Nursing Grand Rounds: Sepsis
Monday, February 10, 2020
Why you Need to Know About Sepsis
According to the Centers for Disease Control (CDC), 1,700,000 people in the US develop sepsis every year. Of these 1.7 million, 270,000 die. Sepsis happens when an infection you already have —in your skin, lungs, urinary tract, or somewhere else—triggers a chain reaction throughout your body. This extreme reaction to an infection is a life-threatening medical emergency. Without timely treatment, sepsis can lead to tissue damage, organ failure, and death.
Because of its prevalence in the US, Val Verde Regional Medical Center (VVRMC) hosted and taught a Nursing Grand Rounds presentation on sepsis. Nursing Grand Rounds provides an education forum for nurses to share their experiences, expertise in order to improve patient outcomes and patient experience. The presentation was open to the community and was taught by Tara Vets Windle, RN/Clinical Educator at VVRMC. “By having an interactive presentation and exchange of ideas and challenges, we can make even more improvements to our sepsis protocol,” she said. Being nurses, the 15 participants knew about sepsis. The goal was to make sure the strict sepsis protocol was being followed by everyone. “Each patient who comes in to the emergency room is screened for sepsis. When nurses do a head to toe assessment on their patients upon receiving them, they check for sepsis. If there are any warning signs, the protocol is immediately put in place.” In order to make the information real, Lana Meissner, RN, ICU, presented a case study. The discussion was lively, questions got answered and ideas for improvement were developed.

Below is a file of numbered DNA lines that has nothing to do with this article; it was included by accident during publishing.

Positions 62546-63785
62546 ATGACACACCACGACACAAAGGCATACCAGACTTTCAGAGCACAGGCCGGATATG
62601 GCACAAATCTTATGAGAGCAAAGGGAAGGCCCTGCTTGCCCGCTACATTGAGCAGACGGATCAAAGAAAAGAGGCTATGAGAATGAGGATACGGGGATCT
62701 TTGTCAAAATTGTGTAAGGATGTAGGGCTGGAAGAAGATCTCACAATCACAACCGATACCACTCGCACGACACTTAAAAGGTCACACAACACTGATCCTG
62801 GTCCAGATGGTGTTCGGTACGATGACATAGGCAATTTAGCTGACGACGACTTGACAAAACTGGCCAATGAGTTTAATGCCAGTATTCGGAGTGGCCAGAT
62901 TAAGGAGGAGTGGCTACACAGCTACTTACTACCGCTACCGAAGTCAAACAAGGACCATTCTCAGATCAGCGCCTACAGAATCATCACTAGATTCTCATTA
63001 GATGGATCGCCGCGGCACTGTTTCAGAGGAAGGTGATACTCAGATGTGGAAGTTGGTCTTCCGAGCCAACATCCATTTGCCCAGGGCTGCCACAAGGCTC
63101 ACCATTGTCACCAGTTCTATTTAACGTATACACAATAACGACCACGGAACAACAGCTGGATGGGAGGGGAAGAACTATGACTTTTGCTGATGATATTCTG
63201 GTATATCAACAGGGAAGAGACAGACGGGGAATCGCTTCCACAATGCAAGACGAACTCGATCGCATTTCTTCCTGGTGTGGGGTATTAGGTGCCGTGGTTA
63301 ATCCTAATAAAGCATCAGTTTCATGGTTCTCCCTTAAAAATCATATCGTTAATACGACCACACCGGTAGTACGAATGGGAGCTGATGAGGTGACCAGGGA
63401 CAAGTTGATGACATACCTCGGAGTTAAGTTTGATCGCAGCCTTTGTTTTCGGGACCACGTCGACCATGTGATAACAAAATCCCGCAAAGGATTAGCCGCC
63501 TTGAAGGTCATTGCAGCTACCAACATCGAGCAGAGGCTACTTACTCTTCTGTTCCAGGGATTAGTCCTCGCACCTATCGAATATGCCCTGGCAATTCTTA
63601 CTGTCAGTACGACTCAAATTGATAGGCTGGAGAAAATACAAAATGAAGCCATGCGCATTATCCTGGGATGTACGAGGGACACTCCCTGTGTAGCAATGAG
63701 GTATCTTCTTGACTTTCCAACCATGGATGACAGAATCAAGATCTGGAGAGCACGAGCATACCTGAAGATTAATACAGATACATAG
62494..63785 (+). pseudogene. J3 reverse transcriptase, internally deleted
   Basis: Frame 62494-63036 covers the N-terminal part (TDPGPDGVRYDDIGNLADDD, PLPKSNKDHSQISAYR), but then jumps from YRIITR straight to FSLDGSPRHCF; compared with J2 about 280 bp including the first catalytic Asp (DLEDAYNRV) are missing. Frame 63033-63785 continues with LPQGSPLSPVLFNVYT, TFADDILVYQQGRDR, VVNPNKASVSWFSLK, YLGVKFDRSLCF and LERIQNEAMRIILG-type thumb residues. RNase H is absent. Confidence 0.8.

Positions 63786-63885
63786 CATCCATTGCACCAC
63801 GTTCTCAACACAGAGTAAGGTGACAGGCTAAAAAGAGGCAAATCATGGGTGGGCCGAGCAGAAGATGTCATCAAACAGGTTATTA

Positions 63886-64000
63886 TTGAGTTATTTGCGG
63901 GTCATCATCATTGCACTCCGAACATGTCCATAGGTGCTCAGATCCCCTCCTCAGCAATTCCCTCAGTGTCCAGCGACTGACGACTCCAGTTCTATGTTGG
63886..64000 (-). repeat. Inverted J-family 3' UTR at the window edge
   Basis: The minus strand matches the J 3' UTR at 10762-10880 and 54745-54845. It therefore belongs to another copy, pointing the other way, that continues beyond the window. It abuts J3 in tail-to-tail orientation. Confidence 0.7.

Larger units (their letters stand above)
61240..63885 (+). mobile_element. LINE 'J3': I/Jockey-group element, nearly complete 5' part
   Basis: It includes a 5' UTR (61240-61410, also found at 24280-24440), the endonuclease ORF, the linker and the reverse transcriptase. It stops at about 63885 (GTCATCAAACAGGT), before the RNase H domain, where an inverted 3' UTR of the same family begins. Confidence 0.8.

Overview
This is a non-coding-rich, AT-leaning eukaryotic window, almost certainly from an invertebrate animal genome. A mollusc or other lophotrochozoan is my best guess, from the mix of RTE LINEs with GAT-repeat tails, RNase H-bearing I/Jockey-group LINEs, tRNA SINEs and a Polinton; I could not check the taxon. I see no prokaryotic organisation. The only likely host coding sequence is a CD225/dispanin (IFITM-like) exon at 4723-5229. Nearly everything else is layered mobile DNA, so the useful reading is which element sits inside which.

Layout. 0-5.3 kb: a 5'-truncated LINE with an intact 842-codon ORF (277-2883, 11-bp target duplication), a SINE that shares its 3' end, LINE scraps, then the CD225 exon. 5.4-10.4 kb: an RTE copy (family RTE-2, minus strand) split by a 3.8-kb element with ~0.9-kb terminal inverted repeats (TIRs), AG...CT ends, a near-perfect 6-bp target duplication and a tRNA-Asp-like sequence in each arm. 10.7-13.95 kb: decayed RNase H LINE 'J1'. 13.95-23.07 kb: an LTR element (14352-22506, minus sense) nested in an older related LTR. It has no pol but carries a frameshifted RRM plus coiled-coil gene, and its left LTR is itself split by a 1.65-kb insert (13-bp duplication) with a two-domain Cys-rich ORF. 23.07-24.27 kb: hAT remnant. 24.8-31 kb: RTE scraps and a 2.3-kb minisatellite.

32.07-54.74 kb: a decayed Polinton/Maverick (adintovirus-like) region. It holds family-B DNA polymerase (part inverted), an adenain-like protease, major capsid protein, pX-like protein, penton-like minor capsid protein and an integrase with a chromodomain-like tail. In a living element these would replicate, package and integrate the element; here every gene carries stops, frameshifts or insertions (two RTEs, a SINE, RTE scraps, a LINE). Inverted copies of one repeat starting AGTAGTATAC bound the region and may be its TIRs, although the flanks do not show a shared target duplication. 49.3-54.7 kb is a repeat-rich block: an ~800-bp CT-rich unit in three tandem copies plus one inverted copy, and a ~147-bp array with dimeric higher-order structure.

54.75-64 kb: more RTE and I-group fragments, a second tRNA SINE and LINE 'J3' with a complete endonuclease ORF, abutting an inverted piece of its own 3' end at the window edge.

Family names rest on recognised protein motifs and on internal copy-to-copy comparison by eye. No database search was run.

What are the warning signs for sepsis? Symptoms can include rapid heart rate, fever, shivering, feeling cold, confusion, shortness of breath, extreme pain, and/or clammy skin. If a VVRMC patient exhibits two or more of these signs, a sepsis alert is noted and a blood test is taken to
determine if they have sepsis or not. If you or a family member exhibits these signs, get to the emergency room immediately. Time is critical with sepsis. The longer it goes untreated, the higher the risk of serious complications. The sooner the patient is treated with IV antibiotics specific to their infection, the better the outcomes.
The number of patients at VVRMC who become septic while in the hospital is quite low. However, there are a large number who come in to the emergency room already suffering from sepsis. This is why it is important to know the signs.
Who gets sepsis? Anyone can get sepsis but those are higher risk according to the CDC are those over 65 years of age, people with a chronic disease (examples include: diabetes, cancer, lung disease, kidney disease), those with a lowered immune system, and infants (under 1 year old.) According to the World Health Organization, one in six deaths worldwide can be attributed to sepsis.
To make sure you do not become a statistic, be aware of the warning signs of sepsis. If you have an infection that isn’t healing or have been sick and seem to be getting worse, get to a healthcare provider. The earlier sepsis is identified and treated, the better chance there is to get through it unscathed.